As you can see, Spark comes packed with high-level libraries, including support for R, SQL, Python, Scala, Java etc. These standard libraries increase the seamless integrations in complex workflow. Over this, it also allows various sets of services to integrate with it like MLlib, GraphX, SQL + Data Frames, Streaming services etc. to increase its capabilities.
This is a very common question in everyone’s mind:
“Apache Spark: A Killer or Saviour of Apache Hadoop?” – O’Reily
The Answer to this – This is not an apple to apple comparison. Apache Spark best fits for real time processing, whereas Hadoop was designed to store unstructured data and execute batch processing over it. When we combine, Apache Spark’s ability, i.e. high processing speed, advance analytics and multiple integration support with Hadoop’s low cost operation on commodity hardware, it gives the best results.
That is the reason why, Spark and Hadoop are used together by many companies for processing and analyzing their Big Data stored in HDFS.
- HBase is an open source, non-relational distributed database. In other words, it is a NoSQL database.
- It supports all types of data and that is why, it’s capable of handling anything and everything inside a Hadoop ecosystem.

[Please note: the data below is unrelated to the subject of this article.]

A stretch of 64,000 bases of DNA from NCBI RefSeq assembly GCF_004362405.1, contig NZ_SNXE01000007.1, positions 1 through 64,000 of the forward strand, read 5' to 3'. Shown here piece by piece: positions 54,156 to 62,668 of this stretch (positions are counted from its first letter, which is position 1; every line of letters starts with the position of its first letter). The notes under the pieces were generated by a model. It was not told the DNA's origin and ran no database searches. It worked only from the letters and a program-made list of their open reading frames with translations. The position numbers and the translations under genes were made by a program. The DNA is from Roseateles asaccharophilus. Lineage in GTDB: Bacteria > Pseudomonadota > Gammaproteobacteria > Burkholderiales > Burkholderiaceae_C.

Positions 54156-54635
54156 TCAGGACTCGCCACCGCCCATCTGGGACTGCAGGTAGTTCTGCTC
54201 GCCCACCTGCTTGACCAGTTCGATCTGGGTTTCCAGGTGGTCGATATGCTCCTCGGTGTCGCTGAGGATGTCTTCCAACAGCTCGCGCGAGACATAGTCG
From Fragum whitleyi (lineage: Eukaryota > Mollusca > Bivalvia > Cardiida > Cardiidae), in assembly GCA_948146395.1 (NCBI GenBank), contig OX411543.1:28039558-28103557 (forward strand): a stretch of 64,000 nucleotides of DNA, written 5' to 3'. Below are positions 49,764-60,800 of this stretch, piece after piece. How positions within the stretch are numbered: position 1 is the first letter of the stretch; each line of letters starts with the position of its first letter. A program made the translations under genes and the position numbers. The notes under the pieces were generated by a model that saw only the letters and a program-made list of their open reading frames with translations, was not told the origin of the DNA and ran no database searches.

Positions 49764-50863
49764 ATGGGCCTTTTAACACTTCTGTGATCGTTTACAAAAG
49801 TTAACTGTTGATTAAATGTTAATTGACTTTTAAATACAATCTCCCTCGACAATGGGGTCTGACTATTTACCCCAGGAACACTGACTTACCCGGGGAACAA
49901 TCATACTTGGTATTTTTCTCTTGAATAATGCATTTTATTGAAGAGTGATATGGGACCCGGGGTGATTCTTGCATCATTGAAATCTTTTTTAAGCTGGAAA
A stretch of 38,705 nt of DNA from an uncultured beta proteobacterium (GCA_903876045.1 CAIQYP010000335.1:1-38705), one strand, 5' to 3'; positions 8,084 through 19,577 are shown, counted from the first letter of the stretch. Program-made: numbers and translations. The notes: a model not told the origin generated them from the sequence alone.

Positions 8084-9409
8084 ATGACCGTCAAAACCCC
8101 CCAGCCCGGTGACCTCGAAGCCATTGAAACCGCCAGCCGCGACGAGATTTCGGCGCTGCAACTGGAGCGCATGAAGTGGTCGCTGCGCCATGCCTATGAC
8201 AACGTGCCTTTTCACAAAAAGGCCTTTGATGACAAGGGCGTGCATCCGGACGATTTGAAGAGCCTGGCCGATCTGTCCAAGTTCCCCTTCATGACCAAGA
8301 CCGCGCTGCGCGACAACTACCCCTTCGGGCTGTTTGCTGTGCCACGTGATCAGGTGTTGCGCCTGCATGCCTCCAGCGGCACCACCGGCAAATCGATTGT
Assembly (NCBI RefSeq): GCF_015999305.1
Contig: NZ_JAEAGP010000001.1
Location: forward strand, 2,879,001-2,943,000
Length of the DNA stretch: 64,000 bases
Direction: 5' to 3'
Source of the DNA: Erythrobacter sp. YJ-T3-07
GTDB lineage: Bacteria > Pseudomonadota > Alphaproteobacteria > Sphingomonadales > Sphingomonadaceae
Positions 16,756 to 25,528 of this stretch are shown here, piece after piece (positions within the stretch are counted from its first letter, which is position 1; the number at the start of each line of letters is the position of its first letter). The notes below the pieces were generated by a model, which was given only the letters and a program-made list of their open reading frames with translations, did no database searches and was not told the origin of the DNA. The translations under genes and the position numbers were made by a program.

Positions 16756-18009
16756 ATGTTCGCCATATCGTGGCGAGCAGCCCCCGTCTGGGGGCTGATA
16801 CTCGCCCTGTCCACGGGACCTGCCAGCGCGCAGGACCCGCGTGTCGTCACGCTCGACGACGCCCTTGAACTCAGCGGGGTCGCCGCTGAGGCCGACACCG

- It is modelled after Google’s BigTable, which is a distributed storage system designed to cope up with large data sets.
- The HBase was designed to run on top of HDFS and provides BigTable like capabilities.
- It gives us a fault tolerant way of storing sparse data, which is common in most Big Data use cases.
- The HBase is written in Java, whereas HBase applications can be written in REST, Avro and Thrift APIs.
For better understanding, let us take an example. You have billions of customer emails and you need to find out the number of customers who has used the word complaint in their emails. The request needs to be processed quickly (i.e. at real time). So, here we are handling a large data set while retrieving a small amount of data. For solving these kind of problems, HBase was designed.
As the name suggests, Apache Drill is used to drill into any kind of data. It’s an open source application which works with distributed environment to analyze large data sets.
- It is a replica of Google Dremel.
- It supports different kinds NoSQL databases and file systems, which is a powerful feature of Drill. For example: Azure Blob Storage, Google Cloud Storage, HBase, MongoDB, MapR-DB HDFS, MapR-FS, Amazon S3, Swift, NAS and local files.
So, basically the main aim behind Apache Drill is to provide scalability so that we can process petabytes and exabytes of data efficiently (or you can say in minutes).
- The main power of Apache Drill lies in combining a variety of data stores just by using a single query.
- Apache Drill basically follows the ANSI SQL.
- It has a powerful scalability factor in supporting millions of users and serve their query requests over large scale data.
- Apache Zookeeper is the coordinator of any Hadoop job which includes a combination of various services in a Hadoop Ecosystem.
- Apache Zookeeper coordinates with various services in a distributed environment.